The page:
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Microb Ecol. 2004 Jan;47(1):80-6.

Impact of clay minerals on sulfate-reducing activity in aquifers.

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  • 1Department of Botany and Microbiology, Institute for Energy and the Environment, University of Oklahoma, Norman, OK 73019, USA.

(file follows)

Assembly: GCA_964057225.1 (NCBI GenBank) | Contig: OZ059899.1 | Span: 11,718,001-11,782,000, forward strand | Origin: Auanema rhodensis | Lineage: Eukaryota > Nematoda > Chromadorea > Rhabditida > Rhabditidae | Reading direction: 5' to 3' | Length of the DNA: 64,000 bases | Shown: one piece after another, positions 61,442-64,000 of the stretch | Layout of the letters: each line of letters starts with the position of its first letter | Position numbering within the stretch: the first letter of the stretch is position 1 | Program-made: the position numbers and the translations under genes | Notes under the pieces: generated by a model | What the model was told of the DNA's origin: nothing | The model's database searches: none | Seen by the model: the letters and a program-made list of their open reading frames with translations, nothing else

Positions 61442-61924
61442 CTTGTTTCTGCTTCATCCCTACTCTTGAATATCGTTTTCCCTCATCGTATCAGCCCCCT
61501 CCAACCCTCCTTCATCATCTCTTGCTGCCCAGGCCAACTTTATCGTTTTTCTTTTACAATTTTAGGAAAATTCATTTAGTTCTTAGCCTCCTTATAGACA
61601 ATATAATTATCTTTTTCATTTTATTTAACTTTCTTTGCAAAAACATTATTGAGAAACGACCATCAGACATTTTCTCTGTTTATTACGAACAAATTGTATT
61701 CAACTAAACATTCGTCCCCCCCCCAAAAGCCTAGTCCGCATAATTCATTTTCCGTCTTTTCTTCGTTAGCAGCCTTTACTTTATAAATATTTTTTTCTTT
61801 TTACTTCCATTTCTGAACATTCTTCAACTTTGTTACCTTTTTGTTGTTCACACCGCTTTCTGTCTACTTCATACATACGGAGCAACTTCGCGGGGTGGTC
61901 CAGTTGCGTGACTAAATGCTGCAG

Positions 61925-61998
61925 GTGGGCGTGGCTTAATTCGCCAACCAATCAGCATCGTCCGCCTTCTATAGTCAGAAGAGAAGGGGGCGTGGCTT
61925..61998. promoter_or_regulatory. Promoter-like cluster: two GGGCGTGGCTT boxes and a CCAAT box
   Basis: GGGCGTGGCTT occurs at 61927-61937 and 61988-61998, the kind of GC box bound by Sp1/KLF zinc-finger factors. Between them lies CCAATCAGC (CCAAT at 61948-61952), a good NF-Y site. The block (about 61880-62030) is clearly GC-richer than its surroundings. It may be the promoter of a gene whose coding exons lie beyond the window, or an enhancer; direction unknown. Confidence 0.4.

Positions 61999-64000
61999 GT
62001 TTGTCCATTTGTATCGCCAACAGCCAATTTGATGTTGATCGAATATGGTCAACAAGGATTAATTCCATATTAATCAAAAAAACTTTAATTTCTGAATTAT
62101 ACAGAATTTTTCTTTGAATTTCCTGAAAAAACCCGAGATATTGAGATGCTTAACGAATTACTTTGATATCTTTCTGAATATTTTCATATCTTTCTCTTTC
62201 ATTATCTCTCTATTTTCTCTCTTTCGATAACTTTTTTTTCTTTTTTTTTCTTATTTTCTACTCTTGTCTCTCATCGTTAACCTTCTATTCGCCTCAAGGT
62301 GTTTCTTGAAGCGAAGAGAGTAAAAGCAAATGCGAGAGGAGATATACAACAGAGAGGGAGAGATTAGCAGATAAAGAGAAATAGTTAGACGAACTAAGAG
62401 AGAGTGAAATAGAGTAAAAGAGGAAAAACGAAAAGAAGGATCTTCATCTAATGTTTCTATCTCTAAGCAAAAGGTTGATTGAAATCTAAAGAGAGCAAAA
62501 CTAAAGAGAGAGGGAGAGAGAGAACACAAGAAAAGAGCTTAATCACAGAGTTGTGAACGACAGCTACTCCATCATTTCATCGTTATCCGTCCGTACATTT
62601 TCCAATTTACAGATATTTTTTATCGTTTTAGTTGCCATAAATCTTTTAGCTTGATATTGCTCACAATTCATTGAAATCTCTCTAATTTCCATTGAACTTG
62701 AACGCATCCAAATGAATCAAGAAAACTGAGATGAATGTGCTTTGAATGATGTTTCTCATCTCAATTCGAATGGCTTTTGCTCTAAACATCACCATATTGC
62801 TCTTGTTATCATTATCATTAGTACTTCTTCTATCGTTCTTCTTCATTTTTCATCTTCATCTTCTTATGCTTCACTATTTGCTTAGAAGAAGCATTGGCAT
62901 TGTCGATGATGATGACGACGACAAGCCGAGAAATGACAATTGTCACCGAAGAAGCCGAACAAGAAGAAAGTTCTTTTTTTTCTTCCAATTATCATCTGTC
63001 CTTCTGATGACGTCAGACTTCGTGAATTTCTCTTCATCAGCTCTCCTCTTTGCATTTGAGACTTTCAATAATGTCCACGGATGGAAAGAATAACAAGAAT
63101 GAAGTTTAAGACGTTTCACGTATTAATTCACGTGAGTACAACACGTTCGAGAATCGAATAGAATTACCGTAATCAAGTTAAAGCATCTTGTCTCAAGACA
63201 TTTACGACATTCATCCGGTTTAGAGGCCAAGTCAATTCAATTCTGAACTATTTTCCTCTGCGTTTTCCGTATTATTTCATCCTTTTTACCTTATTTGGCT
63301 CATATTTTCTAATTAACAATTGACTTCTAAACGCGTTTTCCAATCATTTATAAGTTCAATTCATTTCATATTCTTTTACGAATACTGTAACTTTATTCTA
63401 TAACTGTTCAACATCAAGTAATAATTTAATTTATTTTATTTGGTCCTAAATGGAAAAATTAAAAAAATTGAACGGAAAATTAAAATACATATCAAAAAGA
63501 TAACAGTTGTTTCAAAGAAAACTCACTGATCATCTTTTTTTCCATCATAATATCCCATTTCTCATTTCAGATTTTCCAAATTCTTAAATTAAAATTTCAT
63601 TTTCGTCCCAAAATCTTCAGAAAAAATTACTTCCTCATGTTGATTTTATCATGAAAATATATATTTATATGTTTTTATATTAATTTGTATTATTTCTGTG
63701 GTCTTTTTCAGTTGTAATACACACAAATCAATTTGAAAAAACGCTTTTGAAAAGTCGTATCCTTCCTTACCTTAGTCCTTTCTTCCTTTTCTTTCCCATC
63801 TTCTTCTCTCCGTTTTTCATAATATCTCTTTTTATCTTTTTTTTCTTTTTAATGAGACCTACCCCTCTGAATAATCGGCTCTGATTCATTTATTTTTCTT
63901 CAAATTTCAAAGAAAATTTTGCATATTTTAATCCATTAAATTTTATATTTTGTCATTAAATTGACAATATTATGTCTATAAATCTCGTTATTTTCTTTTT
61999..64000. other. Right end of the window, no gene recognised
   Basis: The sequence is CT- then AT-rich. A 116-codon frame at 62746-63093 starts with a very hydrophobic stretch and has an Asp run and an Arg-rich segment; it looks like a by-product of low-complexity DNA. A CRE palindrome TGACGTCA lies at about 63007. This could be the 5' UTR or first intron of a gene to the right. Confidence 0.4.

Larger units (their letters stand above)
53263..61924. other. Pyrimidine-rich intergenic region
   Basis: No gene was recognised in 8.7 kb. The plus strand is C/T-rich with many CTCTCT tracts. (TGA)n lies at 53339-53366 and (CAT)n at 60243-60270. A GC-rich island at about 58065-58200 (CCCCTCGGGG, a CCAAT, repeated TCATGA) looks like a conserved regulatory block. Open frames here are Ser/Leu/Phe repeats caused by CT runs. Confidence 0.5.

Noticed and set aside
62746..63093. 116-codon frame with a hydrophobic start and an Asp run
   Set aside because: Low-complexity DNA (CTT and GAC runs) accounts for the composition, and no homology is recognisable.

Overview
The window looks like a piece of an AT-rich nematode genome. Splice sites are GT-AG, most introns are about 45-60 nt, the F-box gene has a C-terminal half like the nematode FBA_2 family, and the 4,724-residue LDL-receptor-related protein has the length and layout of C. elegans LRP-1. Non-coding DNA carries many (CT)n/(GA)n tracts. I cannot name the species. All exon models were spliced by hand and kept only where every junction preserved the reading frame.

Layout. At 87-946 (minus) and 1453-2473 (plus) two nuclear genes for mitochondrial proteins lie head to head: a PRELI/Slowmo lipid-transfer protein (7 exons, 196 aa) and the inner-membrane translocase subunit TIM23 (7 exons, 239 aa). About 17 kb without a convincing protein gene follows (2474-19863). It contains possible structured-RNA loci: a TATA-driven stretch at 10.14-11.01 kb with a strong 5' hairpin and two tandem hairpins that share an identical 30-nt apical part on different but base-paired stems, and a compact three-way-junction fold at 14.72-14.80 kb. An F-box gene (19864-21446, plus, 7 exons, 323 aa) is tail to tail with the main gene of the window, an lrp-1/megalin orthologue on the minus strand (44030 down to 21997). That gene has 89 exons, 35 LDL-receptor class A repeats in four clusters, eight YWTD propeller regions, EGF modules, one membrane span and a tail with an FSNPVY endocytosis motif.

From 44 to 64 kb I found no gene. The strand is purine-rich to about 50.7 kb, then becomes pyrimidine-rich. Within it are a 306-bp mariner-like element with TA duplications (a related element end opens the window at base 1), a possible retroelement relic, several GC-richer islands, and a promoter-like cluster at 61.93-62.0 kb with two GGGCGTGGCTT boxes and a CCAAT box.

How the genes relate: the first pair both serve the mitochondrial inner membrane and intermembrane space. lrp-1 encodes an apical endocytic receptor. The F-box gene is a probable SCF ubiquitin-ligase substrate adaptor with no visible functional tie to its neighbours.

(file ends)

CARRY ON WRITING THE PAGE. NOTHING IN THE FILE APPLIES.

Previous studies have shown that sulfate-reduction activity occurs in a heterogeneous manner throughout the terrestrial subsurface. Low-activity regions are often observed in the presence of clay minerals. Here we report that clays inhibit sulfate reduction activity in sediments and in a pure culture of Desulfovibrio vulgaris. Clay minerals including bentonite and kaolinite inhibited sulfate reduction by 70-90% in sediments. Intact clays and clay colloids or soluble components, capable of passing through a 0.2-microm filter, were also inhibitory to sulfate-reducing bacteria. Other adsorbent materials, including anion or cation exchangers and a zeolite, did not inhibit sulfate reduction in sediments, suggesting that the effect of clays was not due to their cation-exchange capacity. We observed a strong correlation between the Al2O3 content of clays and their relative ability to inhibit sulfate reduction in sediments (r2 = 0.82). This suggested that inhibition might be a direct effect of Al3+ (aq) on the bacteria. We then tested pure aluminum oxide (Al2O3) and showed it to act in a similar manner to clay. As dissolved aluminum is known to be toxic to a variety of organisms at low concentrations, our results suggest that the effects of clay on sulfate-reducing bacteria may be directly due to aluminum. Thus, our experiments provide an explanation for the lack of sulfate-reduction activity in clay-rich regions and presents a mechanism for the effect.

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